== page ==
It's a historic site, not far from downtown Carson City. And it contains some of the oldest graves in our area. But because the Empire Cemetery is so old and few people are buried there these days, it gets little attention. Until now. Inmate crews have been cleaning it up this week.
On a small hill, gravestones dating back more than 100 years, but just one day ago, you couldn't even see the tops of some of them. That's how high the brush was.
"It's a small cemetery that just doesn't receive the support nor the visitations that other cemeteries have," says Carson City Sheriff Ken Furlong.
That's why it had been about a decade since it was last tended to. But this week, this inmate crew has been out here clearing the brush.
"The Empire cemetery is a historic site for Carson City. It's something that we need to keep up," says Sheriff Furlong.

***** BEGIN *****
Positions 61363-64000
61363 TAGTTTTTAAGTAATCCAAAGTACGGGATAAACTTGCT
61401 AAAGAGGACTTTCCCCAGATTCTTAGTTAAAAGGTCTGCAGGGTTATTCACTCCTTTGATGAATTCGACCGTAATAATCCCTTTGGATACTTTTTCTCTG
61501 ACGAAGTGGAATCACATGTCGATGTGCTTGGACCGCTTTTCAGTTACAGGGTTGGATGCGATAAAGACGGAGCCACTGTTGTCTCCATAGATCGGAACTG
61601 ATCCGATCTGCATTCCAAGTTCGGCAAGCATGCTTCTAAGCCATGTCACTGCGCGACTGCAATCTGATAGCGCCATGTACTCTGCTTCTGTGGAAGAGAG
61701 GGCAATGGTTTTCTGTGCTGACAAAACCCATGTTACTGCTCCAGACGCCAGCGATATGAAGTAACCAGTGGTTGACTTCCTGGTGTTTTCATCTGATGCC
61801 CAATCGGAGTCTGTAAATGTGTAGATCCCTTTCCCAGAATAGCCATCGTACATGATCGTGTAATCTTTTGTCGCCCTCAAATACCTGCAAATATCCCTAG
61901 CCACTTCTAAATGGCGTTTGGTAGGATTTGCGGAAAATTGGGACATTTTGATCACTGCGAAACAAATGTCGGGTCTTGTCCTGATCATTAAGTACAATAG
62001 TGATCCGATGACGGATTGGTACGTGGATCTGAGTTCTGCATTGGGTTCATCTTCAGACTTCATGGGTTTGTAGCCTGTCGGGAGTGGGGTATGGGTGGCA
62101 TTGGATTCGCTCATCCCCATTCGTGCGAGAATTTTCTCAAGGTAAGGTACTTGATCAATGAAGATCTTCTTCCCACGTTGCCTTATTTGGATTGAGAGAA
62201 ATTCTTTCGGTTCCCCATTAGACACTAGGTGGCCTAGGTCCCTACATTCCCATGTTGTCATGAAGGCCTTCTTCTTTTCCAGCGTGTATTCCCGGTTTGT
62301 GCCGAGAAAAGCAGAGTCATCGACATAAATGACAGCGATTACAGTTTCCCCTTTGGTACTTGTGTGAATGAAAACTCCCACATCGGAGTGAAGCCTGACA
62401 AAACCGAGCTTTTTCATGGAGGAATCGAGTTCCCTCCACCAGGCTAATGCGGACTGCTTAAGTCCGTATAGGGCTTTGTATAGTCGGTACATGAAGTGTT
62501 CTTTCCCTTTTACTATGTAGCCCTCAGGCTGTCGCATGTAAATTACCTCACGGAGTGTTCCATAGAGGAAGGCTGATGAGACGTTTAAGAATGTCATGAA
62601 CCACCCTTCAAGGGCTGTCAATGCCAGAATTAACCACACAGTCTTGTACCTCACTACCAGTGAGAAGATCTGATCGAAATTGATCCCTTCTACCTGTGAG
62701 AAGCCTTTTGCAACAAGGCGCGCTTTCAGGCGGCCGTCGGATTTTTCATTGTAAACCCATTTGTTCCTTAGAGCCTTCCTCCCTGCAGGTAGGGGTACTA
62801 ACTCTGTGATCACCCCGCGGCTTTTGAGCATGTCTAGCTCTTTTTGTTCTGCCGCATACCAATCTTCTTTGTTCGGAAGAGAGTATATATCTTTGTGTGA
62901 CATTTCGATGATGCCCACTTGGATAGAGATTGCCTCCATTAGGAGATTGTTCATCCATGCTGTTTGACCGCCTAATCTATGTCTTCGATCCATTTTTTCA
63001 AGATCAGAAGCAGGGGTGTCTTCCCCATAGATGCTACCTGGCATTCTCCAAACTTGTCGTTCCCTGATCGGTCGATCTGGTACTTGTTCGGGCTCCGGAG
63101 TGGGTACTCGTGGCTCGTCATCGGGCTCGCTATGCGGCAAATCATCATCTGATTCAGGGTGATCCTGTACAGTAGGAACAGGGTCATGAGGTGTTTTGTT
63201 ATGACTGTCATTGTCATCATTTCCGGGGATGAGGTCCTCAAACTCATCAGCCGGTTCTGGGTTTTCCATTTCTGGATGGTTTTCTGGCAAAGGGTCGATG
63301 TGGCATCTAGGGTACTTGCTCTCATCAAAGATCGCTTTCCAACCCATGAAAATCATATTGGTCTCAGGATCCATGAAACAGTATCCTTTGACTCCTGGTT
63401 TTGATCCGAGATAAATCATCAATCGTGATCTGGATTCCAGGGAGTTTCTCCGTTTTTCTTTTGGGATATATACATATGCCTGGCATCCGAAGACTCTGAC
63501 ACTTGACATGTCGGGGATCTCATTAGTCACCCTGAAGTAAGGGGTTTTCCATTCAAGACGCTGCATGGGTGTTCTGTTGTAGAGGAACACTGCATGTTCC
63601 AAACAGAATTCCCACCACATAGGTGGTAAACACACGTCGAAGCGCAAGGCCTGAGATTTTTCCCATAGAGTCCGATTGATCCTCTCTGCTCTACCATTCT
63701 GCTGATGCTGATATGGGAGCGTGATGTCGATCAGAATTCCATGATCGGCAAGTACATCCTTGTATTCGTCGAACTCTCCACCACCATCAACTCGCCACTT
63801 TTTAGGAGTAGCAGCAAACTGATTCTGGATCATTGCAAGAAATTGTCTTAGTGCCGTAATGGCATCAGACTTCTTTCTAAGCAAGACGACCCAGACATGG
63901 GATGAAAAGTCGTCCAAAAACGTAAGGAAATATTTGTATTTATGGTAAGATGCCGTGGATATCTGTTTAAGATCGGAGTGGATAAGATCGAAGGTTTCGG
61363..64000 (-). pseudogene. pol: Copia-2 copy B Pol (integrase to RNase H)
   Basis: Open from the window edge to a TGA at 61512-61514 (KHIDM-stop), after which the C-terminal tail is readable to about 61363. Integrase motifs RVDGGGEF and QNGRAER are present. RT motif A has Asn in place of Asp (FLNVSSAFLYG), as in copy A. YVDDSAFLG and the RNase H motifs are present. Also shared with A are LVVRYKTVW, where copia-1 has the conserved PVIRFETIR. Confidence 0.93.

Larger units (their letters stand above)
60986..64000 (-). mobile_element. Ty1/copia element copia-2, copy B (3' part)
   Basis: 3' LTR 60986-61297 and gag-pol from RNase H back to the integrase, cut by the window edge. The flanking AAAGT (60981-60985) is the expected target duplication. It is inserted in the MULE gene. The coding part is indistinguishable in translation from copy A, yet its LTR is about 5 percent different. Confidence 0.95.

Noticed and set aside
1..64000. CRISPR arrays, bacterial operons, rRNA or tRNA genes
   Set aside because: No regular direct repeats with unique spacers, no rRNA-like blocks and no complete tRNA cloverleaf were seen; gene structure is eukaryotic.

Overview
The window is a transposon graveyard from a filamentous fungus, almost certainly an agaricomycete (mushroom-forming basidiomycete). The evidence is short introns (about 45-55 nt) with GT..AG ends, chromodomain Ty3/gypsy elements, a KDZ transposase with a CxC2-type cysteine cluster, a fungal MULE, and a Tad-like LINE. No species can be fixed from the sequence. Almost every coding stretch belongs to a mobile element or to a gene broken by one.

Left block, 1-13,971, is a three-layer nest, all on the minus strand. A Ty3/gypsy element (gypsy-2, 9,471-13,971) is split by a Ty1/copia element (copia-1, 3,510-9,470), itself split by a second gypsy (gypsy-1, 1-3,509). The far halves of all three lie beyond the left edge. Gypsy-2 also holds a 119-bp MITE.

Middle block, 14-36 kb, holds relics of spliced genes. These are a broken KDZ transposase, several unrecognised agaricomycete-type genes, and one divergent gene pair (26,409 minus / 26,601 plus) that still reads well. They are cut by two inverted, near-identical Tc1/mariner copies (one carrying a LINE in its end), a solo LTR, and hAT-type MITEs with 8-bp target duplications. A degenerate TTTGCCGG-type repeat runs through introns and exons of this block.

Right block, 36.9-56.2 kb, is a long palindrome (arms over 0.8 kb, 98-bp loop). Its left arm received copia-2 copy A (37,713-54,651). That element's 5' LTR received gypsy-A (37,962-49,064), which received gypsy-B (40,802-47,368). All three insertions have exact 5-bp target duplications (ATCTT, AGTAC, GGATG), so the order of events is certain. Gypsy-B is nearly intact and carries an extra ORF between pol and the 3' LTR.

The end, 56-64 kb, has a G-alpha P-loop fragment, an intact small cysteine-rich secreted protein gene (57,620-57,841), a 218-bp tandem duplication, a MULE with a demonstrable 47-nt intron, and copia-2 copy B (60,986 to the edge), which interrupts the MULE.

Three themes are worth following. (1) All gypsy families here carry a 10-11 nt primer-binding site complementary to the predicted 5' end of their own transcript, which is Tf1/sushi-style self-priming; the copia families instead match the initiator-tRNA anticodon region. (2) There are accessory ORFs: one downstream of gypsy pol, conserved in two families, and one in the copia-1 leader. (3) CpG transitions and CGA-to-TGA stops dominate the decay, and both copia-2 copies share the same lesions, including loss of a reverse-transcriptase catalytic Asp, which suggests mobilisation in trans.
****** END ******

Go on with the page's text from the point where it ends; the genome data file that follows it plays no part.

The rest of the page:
And these inmates volunteered to help keep it up as part of the inmate work crew program.
Here in Carson City, the program has only been around since March. But since then, supervised four-person teams have been able to do a lot around the city.
"They've worked with the street crews on painting the curbs. Graffiti abatement program here in town, they're just a rapid response catch-all crew that does an excellent job of trying to maintain a real quality of life here in the community," says Sheriff Furlong.
And the cost?
"This is costing the taxpayers nothing. This is a balanced program that makes sure that we don't interfere with the work force that the city currently has," says Sheriff Furlong. He's hoping to make the program permanent.